Three Days Of Solo

For the past three days, I have committed myself to playing solo for at least one hour and the plan is to keep that up throughout this entire week of holiday. It’s been a revelation of joy so far and I find myself highly motivated to continue. I thought it might be interesting to jot down my thoughts on why.

First of all, what am I doing? Following the failures of many months (nay, years!) of solo gaming, I came to the key conclusion last week that I am bringing far too much baggage and expectation to the table. Inspired by both “Tale of The Manticore” and “Legend of The Bones” – both of which run using B/X D&D and play with a completely open world – I decided to try my hand at turning up with fewer expectations.

Character sheets, GME Deck, laptop for Campaign Logger, rules, and dice.

On Saturday, I sat down with the 1980 Basic Roleplaying booklet and played through an encounter between three randomly created characters – rolled up using the simple rules in that resource – and a creature suggested in the final scenario provided. Inspired by an earlier example, I decided the action would take place at “Crag’s Ruin”.

From there, I felt that the rules were a little too bare-bones so I grabbed out the Basic Roleplaying powered “Magic World” supplement and converted the characters to those slightly more detailed rules. Although I don’t much like the “Magic World” setting nor the magic system, it was easy to port the rules into my own world idea. With slightly more fleshed out characters, I was excited to return to the adventure.

Two things are helping me to feel excited and motivated to keep playing after three days: I’m enjoying the inherent “purposelessness” of the play and I am much more relaxed about the way in which I am playing.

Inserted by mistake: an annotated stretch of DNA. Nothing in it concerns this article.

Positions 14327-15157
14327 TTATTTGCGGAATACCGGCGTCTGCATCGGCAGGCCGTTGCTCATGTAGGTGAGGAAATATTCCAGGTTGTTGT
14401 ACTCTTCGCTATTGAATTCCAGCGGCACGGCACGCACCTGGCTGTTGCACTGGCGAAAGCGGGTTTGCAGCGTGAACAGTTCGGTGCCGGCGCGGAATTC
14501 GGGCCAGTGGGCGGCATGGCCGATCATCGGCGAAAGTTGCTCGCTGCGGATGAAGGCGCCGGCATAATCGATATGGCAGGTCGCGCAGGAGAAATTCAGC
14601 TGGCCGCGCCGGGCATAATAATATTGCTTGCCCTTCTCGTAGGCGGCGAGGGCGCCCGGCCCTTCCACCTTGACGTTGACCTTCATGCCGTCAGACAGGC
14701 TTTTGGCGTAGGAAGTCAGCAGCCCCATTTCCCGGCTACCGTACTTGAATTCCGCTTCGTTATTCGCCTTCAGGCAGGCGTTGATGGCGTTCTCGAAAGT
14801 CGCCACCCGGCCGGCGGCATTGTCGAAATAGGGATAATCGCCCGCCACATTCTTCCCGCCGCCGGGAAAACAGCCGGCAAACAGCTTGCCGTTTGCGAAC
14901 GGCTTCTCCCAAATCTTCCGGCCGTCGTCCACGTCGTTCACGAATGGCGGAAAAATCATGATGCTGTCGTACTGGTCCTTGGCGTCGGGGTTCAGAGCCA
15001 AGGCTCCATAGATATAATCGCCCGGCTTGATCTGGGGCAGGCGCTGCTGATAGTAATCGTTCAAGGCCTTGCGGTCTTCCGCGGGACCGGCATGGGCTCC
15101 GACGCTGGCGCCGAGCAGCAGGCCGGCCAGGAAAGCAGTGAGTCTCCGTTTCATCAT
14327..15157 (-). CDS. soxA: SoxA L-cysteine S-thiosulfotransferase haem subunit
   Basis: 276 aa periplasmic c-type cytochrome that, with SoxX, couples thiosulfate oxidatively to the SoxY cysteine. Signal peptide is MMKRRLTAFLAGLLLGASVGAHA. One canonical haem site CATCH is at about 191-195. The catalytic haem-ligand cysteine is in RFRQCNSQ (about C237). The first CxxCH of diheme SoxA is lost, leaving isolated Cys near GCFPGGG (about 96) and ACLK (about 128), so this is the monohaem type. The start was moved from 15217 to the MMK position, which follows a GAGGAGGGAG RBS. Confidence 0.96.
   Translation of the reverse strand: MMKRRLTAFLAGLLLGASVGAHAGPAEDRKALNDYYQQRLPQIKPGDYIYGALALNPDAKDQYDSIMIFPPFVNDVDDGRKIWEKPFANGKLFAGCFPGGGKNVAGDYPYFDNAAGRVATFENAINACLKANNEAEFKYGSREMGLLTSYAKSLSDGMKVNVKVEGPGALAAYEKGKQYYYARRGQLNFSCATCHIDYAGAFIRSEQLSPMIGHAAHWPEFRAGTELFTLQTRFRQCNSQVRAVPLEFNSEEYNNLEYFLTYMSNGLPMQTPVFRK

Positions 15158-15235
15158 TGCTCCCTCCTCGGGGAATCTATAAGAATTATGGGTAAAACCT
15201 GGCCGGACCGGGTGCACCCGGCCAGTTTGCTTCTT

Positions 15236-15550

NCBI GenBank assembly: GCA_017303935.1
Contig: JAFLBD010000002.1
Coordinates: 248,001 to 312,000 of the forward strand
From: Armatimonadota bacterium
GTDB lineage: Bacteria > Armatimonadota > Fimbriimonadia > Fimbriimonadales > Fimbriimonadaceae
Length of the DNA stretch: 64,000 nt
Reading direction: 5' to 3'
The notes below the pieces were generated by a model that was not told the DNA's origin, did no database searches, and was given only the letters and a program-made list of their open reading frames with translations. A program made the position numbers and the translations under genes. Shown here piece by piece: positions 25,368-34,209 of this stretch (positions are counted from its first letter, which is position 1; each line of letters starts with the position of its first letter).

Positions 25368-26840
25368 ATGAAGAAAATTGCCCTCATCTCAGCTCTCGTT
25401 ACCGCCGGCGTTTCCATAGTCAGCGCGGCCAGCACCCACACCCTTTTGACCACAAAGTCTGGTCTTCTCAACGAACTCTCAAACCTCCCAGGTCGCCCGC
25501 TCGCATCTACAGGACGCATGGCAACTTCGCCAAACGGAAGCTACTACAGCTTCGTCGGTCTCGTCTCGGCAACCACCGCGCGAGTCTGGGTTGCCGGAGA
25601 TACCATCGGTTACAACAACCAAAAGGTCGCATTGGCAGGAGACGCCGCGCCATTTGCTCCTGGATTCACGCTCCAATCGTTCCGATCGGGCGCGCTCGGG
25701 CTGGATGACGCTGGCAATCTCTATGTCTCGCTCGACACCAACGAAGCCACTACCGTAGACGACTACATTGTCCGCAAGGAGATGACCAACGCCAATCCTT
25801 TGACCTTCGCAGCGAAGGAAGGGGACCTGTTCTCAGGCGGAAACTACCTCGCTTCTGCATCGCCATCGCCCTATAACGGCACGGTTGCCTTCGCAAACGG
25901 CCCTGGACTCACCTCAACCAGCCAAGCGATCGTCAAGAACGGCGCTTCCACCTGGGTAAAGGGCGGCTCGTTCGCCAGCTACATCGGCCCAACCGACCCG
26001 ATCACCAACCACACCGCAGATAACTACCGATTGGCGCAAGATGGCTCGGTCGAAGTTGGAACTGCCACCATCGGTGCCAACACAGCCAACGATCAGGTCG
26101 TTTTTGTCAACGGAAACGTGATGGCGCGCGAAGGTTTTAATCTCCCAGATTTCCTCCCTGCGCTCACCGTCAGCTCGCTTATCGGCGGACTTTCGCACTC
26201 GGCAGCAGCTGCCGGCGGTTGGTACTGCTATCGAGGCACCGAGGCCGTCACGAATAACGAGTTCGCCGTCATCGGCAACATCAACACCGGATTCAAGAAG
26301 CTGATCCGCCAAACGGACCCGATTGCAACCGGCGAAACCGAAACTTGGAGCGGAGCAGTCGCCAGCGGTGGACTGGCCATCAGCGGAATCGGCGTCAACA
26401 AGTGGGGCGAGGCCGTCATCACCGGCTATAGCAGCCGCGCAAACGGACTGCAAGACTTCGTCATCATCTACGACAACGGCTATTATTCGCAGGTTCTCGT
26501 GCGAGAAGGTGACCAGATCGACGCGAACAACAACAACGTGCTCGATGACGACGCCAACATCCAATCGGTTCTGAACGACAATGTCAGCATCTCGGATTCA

The first point arises from Brown’s theory of play. For me, the degree to which we play with apparent purposelessness is a key factor in how we experience that play. Among all the other properties of play, removing all other motives – such as learning a system, practicing combats, or having a particular story that I want to tell – helped me discover that the play is richer.

This in turn is helping me to feel a lot less self-conscious about the solo play experience. Tapping into the nice simple rules from BRP and using the easy-to-grok GM Emulator Deck from Mythic, all the stress or self-conscious worry about the quality of play has drained away. Ironically enough, I’ve discovered that it’s just as important to have nothing to prove – especially to yourself – as anything else.

I’ve stopped trying to be clever or original with my world. I’m just leaning into the classic fantasy tropes and allowing my inner player rise up to the surface. It’s very early days but I am nonetheless excited because three days in a row is probably a record for me. Because it’s voluntary and there’s the maximum of improvisational possibility, I’m finding myself more strongly attracted to play.

Here’s hoping that I can keep the momentum going throughout the whole week off work.

Game on!

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